Do you have a personal philosophy of life? Or a business philosophy? What principles will guide your actions in 2016?
A Guide to the Good Life is an outstanding book for those seeking to shore up their principles and objectives for the coming year — and well beyond.
A BETTER AND HAPPIER YOU
One of the great fears many of us face is that despite all our effort and striving, we will discover at the end that we have wasted our life. In A Guide to the Good Life, William B. Irvine plumbs the wisdom of Stoic philosophy, one of the most popular and successful schools of thought in ancient Rome, and shows how its insight and advice are still remarkably applicable to modern lives.
Do not confuse Stoicism with a lack of joy or excitement. “Stoicism, understood properly, is a cure for a disease. The disease in question is the anxiety, grief, fear, and various other negative emotions that plague humans and prevent them from experiencing a joyful existence.” A Guide to the Good Life
Irvine thus offers a refreshing presentation of Stoicism, showing how this ancient philosophy can still direct us toward a better life. Using the psychological insights and the practical techniques of the Stoics, Irvine offers a roadmap for anyone seeking to avoid the feelings of chronic dissatisfaction that plague so many of us. Irvine looks at various Stoic techniques for attaining tranquility and shows how to put these techniques to work in our own life. As he does so, he describes his own experiences practicing Stoicism and offers valuable first-hand advice for anyone wishing to live better by following in the footsteps of these ancient philosophers.
Readers learn how to minimize worry, how to let go of the past and focus our efforts on the things we can control, and how to deal with insults, grief, old age, and the distracting temptations of fame and fortune. We learn from Marcus Aurelius the importance of prizing only things of true value, and from Epictetus we learn how to be more content with what we have.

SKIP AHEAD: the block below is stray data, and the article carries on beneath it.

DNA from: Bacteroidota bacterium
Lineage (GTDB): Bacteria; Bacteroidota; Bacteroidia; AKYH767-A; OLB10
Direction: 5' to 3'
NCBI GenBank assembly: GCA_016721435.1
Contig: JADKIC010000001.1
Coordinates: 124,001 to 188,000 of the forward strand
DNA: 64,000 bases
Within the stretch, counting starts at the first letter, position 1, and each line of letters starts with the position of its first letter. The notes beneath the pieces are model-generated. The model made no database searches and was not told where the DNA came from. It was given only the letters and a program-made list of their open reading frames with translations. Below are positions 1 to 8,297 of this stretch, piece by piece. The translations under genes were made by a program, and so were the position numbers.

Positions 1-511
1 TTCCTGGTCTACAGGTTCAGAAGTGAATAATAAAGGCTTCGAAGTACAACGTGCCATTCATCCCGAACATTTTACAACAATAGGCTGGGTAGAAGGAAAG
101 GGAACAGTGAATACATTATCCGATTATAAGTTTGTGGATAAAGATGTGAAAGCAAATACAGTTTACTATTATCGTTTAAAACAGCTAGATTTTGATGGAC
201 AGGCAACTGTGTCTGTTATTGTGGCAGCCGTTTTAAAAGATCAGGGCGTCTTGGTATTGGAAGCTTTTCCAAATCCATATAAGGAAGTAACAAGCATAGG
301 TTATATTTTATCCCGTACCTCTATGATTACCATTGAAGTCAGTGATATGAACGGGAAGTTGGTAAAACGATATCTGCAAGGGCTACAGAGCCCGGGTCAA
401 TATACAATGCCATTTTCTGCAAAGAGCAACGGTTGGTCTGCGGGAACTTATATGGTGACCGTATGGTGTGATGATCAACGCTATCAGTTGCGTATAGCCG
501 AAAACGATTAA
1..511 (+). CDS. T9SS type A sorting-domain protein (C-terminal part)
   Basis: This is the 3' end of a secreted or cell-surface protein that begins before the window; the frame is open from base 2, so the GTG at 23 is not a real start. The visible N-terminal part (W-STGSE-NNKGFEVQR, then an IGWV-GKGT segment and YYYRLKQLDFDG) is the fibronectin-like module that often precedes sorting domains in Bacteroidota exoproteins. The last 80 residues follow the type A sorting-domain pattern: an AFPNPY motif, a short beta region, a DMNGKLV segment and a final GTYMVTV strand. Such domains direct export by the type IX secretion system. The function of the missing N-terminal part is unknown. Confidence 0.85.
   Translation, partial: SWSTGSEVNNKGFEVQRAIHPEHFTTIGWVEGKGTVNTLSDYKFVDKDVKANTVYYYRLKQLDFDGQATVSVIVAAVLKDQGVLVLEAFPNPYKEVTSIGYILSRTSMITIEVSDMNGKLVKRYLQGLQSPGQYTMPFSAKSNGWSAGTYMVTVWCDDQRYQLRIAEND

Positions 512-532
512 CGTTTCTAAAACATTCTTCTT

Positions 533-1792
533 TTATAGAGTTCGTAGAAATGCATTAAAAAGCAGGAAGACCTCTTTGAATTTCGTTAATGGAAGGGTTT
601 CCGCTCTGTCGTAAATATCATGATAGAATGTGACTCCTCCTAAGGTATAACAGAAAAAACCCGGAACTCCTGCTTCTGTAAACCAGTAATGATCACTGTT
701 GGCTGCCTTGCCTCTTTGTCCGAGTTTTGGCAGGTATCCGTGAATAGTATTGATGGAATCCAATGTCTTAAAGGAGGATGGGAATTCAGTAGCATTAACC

Finally, A Guide to the Good Life shows readers how to become thoughtful observers of their own lives. If we watch ourselves as we go about our daily business and later reflect on what we saw, we can better identify the sources of distress and eventually avoid that pain in our life. By doing this, the Stoics thought, we can hope to attain a truly joyful life.
THE STOIC WORKPLACE
The stoic workplace is not one where workers walk around with blank or grim expressions; rather, it is a principled one, where employees’ actions are aligned with companies’ philosophies.
A Guide to the Good Life contains a number of tools management and employees can use to increase happiness and productivity:
- Identifying and setting goals
- Dealing with setbacks
- Handling success; ironically, this is often challenging
- Managing conflict
- Staying focused
- Cultivating gratitude
- Working through anger, boredom, or frustration
- Spotting troublemakers or con men
The book provides examples and quotes on all the foregoing challenges. For instance, many people chronically view their stead in life in a “glass is half full” way — always taking a negative view of what they have. This can create tension and unhappiness in our personal lives and in the workplace.
Stoic thinking, however, teaches us to understand and appreciate that we have a glass to drink from in the first instance. Thus, “after expressing one’s appreciation that his glass is half full rather than being completely empty, one can go on to express his delight in even having a glass: It could, after all, have been broken or stolen.”
Stoic thinking also helps to identify bad actors — such as sociopaths and narcissists. As explained here and here, these types tend to use flattery as a means to disarm and deceive their victims. The Stoic, however, knows that “it is better to fall in with crows than with flatterers; for in the one case you are devoured when dead, in the other case while alive.”
“The art of living is more like wrestling than dancing.” Marcus Aurelius.